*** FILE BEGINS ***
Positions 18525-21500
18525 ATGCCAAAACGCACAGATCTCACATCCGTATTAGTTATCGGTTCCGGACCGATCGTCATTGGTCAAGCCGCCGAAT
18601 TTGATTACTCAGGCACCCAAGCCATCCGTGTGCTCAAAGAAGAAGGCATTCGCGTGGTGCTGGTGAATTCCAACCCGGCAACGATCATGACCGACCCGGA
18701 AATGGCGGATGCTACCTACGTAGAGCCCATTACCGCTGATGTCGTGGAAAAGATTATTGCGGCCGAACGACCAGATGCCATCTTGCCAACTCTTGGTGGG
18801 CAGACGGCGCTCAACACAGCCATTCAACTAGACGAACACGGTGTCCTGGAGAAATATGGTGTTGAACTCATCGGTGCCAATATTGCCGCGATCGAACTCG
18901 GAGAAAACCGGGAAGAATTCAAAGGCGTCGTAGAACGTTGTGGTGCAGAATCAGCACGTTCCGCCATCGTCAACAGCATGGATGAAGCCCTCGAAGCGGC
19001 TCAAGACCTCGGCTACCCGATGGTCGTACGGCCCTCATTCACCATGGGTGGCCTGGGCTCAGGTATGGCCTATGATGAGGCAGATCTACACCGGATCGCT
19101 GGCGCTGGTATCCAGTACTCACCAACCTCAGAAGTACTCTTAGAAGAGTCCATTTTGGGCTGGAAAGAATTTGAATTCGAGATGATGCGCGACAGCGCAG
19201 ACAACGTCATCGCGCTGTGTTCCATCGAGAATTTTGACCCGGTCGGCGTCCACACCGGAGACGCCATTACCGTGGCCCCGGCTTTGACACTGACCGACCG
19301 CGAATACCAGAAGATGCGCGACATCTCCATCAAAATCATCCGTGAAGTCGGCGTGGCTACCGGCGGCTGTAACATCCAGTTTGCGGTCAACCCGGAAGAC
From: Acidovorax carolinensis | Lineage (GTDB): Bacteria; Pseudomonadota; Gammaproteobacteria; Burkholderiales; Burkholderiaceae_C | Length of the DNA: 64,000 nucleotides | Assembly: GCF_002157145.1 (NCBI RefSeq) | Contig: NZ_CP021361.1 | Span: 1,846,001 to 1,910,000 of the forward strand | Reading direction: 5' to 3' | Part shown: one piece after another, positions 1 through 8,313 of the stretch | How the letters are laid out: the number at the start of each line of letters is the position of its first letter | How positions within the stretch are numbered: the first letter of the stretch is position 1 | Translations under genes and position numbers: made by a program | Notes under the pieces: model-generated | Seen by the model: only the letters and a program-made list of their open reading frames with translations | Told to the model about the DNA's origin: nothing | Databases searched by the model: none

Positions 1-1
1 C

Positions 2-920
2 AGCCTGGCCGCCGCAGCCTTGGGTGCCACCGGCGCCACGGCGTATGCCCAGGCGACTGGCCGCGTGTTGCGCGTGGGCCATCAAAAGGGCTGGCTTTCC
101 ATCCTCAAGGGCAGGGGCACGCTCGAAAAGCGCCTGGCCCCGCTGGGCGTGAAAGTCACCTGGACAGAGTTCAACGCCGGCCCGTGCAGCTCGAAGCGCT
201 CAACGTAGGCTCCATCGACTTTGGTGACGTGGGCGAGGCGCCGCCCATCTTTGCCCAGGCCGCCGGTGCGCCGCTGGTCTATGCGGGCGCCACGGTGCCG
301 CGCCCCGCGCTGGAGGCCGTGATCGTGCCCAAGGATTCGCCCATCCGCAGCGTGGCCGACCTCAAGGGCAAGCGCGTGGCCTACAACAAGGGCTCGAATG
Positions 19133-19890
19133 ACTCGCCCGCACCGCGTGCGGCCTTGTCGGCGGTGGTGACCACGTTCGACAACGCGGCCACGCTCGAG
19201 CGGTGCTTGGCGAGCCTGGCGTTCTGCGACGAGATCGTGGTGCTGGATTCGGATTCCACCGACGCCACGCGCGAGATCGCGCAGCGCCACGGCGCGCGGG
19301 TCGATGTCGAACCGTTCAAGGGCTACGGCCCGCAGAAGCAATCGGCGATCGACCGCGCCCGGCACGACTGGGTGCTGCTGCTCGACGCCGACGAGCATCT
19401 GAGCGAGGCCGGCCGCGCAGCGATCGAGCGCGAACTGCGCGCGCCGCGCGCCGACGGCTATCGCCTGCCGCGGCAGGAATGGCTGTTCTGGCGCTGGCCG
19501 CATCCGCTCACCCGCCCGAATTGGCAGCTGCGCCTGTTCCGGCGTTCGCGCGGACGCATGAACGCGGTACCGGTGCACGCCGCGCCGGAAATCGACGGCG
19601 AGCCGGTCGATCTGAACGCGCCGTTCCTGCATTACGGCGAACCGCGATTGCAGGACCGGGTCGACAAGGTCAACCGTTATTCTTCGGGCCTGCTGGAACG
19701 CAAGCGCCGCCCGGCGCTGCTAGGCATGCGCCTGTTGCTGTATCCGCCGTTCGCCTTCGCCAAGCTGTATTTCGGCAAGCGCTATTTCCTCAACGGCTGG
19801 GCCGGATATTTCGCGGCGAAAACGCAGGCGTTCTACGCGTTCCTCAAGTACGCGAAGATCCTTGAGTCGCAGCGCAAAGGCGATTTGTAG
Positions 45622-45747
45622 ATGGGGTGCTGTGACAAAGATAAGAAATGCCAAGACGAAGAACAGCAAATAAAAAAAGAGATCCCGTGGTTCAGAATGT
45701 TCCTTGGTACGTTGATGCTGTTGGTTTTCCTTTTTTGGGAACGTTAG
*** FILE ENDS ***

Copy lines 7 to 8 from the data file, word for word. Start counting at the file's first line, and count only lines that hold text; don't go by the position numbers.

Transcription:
19001 TCAAGACCTCGGCTACCCGATGGTCGTACGGCCCTCATTCACCATGGGTGGCCTGGGCTCAGGTATGGCCTATGATGAGGCAGATCTACACCGGATCGCT
19101 GGCGCTGGTATCCAGTACTCACCAACCTCAGAAGTACTCTTAGAAGAGTCCATTTTGGGCTGGAAAGAATTTGAATTCGAGATGATGCGCGACAGCGCAG